Duntally Wood is a National Nature Reserve as well as a candidate for Special Area of Conservation under the EU Habitats Directive.
Extending to over 15 hectares, it is a fantastic example of an oak, ash, hazel woodland. Other notable tree species include holly, elm and downy birch.
Ground Flora is varied throughout the woodland and changes with soil and habitat type, common species include wood anemone, early purple orchid, hard fern, wild garlic, meadowsweet, bugle and bluebell.
A 2.5km loop trail takes you from the car park along old cart-ways and down the valley bottom. Potatoes and cereals were once grown in these meadows. Some have been cleared of tree cover to increase diversity within the woodland. Duntally Wood is a good place to explore some of our native mammal species. Deer visit the woodland occasionally during the winter months, while evidence of fox and badger can be found by their tracks and trails. Stoats and otters also frequent the woodland.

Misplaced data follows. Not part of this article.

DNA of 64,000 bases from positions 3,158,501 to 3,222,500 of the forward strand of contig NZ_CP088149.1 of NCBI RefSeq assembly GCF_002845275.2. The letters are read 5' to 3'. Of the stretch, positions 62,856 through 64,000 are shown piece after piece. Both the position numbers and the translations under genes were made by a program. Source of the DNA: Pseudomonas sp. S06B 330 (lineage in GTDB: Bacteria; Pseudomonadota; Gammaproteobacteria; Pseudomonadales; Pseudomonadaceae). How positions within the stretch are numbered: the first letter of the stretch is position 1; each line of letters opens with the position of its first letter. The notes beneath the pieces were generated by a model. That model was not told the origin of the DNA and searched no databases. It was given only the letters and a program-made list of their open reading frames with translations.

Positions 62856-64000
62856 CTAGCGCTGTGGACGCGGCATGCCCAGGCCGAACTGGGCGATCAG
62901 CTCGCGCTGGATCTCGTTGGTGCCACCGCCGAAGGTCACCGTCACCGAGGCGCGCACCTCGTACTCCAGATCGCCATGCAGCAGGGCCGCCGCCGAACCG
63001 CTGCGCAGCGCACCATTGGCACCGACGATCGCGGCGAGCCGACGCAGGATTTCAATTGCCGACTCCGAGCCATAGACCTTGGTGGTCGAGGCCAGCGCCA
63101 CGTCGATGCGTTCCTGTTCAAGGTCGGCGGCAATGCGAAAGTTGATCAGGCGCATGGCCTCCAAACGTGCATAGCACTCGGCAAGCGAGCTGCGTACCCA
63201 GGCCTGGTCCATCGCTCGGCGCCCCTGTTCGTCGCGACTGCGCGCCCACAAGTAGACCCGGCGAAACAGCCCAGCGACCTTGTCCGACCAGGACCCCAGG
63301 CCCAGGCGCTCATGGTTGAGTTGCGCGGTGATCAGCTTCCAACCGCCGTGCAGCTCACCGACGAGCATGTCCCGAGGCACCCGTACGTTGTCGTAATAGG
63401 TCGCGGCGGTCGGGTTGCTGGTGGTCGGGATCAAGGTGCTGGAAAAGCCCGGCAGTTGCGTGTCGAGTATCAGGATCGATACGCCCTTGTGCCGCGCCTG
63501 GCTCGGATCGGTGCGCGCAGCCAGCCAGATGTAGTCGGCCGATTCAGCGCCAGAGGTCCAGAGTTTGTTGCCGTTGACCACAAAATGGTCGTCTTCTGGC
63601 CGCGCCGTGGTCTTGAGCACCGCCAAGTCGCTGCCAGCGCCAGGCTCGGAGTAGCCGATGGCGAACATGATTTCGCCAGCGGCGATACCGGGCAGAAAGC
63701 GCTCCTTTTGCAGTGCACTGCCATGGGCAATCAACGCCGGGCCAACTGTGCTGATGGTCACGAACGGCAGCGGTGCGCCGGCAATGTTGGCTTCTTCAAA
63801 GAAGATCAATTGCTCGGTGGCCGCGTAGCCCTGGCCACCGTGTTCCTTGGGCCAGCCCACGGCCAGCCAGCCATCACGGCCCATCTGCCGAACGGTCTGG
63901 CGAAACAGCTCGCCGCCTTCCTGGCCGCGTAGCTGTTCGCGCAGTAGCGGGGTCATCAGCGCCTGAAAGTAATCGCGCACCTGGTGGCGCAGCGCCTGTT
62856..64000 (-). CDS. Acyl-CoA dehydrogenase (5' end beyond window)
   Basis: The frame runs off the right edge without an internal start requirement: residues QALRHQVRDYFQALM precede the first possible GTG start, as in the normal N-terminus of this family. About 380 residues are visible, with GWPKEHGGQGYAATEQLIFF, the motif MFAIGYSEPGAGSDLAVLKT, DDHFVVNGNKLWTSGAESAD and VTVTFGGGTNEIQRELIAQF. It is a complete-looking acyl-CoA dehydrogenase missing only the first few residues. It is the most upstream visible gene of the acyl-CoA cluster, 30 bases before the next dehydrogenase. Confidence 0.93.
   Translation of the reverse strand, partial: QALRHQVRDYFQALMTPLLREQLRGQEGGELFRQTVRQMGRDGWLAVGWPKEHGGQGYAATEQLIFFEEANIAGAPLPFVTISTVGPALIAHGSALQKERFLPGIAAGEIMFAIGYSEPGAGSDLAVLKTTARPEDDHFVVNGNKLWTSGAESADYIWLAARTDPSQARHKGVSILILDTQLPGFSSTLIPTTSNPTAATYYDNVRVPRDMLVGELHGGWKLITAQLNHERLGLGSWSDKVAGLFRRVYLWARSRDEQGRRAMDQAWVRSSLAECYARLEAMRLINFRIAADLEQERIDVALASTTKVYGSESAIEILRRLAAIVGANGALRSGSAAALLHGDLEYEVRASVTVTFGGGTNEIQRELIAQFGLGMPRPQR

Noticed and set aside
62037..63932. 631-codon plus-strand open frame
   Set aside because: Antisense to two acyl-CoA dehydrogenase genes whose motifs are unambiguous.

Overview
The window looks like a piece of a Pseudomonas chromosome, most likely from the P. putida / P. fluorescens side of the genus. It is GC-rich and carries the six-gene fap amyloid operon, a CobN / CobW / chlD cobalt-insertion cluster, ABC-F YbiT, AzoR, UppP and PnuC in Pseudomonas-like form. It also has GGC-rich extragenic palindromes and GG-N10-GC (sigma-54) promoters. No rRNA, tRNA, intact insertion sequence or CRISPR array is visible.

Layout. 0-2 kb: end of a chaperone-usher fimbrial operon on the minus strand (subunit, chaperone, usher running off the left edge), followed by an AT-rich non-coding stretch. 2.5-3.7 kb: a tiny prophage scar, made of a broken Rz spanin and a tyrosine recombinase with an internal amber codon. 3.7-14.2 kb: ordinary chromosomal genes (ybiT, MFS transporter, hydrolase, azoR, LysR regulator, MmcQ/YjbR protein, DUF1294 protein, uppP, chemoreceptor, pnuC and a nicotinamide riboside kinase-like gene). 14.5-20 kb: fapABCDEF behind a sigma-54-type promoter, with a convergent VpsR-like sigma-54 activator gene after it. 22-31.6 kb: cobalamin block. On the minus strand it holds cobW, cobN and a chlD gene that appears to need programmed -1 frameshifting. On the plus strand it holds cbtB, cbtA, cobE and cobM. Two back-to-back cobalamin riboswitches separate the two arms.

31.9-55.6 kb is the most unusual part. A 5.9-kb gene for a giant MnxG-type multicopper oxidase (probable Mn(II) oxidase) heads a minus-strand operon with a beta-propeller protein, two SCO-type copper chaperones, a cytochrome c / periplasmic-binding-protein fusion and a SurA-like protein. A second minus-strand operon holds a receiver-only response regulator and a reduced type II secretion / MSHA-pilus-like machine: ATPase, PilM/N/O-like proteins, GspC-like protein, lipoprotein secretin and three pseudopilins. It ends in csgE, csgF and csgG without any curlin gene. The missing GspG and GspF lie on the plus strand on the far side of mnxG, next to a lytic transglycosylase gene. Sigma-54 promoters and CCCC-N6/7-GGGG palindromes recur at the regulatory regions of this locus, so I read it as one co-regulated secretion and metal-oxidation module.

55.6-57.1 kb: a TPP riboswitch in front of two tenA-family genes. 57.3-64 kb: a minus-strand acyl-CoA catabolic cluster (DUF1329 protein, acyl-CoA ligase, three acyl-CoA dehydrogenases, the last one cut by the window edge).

Coppicing of the older stands of hazel trees is done by cutting the old tree down to almost ground level, far from the death of the tree this pruning actually increases the vigor of the tree while also changing light levels reaching the woodland floor. A quick growing species, hazel soon sends out new multi- stemmed growth. Historically these hazel wands were cut and used around local homes and farms as light timber for fencing and tool handles.
Birdlife in the wood is very diverse from the colourful Jays to the agile Tree-creepers. Raven, Buzzard and Sparrow-hawk all breed within or close to the woodland, while Wood Pidgeon and Blue and Long Tailed Tits are regularly encountered on a walk.
Contact: Dave Mc Namara Conservation Ranger 087 6468412
National Parks & Wildlife Services